PSA: if you’ve been vaccinated and had any side effect that made you feel rough for more than a day, you can relate to #LongCovid and #postviral chronic illness.
If you had to take time off from work to recuperate from the vaccine: you can relate to Long COVID.
If you had muscle aches, headaches, fatigue, or any side effect that made it hard to function: you can relate to Long COVID.
If you felt concerned because you didn’t know what your body would do next as a result of the vaccine: you can relate to Long COVID.
If you’ve taken to social media to share your side effects, how scary they felt, or demanded the public be aware (I’m looking at you, temporary menstrual side effect crusaders): you can relate to Long COVID (although imagine it lasting every menstrual cycle for years: much more alarming, right?).
And while technically anyone that’s had a debilitating illness that’s lasted more than a few days can relate to Long COVID (not the magnitude of organ damage and severity, but at least to the physical and emotional pains and life disruption), pre-COVID vaccines, this was a common thought process for those who refused to recognize or share the pleas of #longhauler patients.
“I can’t relate so I won’t speak about it to others.”
But that excuse is gone.
Even if you’ve never had #covid or did but (via luck) felt nothing, you now know - at a tiny level, and thanks to the vaccine - what the spike protein feels like in your body, even if just for a day.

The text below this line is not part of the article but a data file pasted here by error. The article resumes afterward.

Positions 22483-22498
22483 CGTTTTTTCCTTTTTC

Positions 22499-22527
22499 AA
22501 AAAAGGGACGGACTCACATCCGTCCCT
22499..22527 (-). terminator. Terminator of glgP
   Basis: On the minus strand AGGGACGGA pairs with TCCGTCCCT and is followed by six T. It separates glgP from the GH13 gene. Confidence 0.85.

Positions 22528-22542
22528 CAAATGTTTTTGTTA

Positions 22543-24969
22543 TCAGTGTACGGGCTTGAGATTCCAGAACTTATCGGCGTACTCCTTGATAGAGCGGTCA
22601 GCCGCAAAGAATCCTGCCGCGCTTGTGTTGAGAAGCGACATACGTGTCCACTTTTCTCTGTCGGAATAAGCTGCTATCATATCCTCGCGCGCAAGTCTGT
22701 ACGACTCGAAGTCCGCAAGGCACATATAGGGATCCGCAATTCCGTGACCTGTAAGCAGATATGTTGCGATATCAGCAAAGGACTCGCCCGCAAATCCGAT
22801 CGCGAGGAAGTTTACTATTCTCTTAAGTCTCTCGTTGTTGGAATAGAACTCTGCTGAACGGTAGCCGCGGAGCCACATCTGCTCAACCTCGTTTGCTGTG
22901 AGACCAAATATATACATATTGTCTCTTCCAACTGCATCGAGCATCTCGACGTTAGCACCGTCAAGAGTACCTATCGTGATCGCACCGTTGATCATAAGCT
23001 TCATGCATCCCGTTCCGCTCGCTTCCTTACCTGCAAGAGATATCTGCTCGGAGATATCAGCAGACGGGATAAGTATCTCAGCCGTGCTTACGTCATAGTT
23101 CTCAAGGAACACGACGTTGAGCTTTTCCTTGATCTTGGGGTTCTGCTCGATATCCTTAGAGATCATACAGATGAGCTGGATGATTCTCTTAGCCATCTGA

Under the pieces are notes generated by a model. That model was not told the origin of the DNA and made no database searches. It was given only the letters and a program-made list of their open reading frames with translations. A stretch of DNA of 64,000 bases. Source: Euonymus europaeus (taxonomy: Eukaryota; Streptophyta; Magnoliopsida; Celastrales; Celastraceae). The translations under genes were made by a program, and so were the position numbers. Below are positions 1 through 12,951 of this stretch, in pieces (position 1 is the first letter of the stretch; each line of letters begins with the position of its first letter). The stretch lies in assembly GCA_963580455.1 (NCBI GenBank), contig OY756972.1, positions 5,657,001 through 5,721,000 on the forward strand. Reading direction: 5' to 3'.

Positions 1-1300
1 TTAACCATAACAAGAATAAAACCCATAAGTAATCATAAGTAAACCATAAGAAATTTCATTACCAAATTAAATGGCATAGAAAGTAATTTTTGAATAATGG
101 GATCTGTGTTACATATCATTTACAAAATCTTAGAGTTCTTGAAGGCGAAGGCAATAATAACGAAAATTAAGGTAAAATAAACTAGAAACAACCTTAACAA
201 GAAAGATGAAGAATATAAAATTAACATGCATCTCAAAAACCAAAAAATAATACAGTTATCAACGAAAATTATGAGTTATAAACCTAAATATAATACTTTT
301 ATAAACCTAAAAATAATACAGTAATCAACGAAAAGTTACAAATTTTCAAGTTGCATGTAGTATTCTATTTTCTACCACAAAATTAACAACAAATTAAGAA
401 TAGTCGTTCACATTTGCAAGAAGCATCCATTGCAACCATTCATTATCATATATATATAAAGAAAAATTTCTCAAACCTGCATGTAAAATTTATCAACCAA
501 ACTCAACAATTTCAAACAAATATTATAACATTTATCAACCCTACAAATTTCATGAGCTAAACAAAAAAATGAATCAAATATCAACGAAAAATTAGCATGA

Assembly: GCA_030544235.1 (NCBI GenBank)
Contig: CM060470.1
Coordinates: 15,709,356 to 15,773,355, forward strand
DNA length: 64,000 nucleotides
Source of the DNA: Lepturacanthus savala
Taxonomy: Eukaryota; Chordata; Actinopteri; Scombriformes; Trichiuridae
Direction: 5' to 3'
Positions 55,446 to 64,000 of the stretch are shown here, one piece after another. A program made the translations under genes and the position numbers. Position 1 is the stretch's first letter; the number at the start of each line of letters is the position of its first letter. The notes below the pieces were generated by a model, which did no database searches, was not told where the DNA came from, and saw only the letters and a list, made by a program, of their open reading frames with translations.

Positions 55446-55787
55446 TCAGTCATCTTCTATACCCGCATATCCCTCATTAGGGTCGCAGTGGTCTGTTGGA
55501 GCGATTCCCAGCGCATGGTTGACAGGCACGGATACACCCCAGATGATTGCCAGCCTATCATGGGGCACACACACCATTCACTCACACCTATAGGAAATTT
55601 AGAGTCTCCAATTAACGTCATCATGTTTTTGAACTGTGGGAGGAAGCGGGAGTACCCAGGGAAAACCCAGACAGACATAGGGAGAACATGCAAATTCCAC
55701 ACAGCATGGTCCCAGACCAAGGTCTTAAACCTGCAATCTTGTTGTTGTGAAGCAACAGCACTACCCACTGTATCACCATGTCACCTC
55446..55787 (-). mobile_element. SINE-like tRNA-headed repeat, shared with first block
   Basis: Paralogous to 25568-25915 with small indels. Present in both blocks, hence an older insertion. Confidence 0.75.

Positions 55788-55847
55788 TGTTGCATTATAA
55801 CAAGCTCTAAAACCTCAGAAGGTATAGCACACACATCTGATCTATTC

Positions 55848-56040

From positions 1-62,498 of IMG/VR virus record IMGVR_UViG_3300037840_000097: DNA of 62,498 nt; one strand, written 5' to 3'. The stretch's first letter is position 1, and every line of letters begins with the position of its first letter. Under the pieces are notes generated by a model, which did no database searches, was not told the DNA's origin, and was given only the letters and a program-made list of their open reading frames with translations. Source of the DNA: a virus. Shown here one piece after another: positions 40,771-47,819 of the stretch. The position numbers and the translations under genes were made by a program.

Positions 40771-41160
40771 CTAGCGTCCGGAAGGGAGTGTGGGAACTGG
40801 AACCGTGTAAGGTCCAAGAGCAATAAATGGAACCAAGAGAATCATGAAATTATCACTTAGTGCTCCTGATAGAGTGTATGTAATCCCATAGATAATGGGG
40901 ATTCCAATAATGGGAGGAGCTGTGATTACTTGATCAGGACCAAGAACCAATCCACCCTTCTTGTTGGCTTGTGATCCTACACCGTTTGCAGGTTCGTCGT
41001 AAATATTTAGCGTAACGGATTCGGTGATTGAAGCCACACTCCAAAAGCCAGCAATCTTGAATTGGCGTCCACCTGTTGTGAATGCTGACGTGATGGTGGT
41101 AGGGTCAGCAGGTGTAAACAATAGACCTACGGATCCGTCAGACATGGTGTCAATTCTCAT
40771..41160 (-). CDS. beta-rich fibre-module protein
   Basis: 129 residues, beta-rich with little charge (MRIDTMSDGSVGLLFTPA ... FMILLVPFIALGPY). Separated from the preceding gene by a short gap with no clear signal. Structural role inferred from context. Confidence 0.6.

The vaccine offers a fleeting crash course on COVID within the body. It works by triggering receptors on our immune cells, resulting in side effects, and later, immunological protection.
So to those that have talked about their vaccine effects but aren’t reflecting what those effects would feel like daily for years (magnified by severity and multiplied across the body), the problem isn’t that you can’t relate, it’s that you won’t attempt to empathetically relate.
Which is a testament to why we’re still battling viral spread and so few hearing the warnings of Long COVID patients.
Empathy (not sympathy) is the antidote that we all hold but so few choose to use, but like vaccines, it can help us win this war.